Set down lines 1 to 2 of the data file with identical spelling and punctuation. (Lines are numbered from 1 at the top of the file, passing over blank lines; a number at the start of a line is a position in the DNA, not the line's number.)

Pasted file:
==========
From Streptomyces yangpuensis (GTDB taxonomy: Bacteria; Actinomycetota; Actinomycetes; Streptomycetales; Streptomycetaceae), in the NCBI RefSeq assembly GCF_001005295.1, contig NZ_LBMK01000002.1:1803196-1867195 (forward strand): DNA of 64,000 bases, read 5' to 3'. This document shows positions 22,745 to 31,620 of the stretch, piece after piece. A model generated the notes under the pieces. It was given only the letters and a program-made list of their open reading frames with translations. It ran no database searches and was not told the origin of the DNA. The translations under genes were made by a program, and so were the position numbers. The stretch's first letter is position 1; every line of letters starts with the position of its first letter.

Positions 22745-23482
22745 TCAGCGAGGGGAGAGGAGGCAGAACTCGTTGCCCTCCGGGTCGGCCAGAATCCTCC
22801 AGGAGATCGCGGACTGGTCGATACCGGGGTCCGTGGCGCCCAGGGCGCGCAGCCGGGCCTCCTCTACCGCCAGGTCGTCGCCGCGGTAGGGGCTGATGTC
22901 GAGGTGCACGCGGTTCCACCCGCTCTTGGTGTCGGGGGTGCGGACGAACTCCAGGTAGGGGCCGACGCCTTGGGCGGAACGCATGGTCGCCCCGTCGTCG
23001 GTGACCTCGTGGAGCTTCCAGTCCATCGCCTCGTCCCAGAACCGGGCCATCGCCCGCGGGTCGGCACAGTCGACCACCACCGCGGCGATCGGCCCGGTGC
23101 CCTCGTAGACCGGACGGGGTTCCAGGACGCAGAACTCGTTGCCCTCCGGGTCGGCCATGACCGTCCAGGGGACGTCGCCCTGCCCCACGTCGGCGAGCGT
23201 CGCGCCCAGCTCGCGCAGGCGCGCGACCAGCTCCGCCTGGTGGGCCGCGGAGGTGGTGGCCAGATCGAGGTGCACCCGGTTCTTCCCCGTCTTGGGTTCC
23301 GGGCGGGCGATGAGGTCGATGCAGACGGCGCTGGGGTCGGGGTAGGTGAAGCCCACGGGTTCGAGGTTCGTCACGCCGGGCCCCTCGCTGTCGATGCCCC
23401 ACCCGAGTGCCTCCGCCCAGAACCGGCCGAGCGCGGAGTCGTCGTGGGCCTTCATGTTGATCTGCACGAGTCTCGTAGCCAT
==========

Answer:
From Streptomyces yangpuensis (GTDB taxonomy: Bacteria; Actinomycetota; Actinomycetes; Streptomycetales; Streptomycetaceae), in the NCBI RefSeq assembly GCF_001005295.1, contig NZ_LBMK01000002.1:1803196-1867195 (forward strand): DNA of 64,000 bases, read 5' to 3'. This document shows positions 22,745 to 31,620 of the stretch, piece after piece. A model generated the notes under the pieces. It was given only the letters and a program-made list of their open reading frames with translations. It ran no database searches and was not told the origin of the DNA. The translations under genes were made by a program, and so were the position numbers. The stretch's first letter is position 1; every line of letters starts with the position of its first letter.

Positions 22745-23482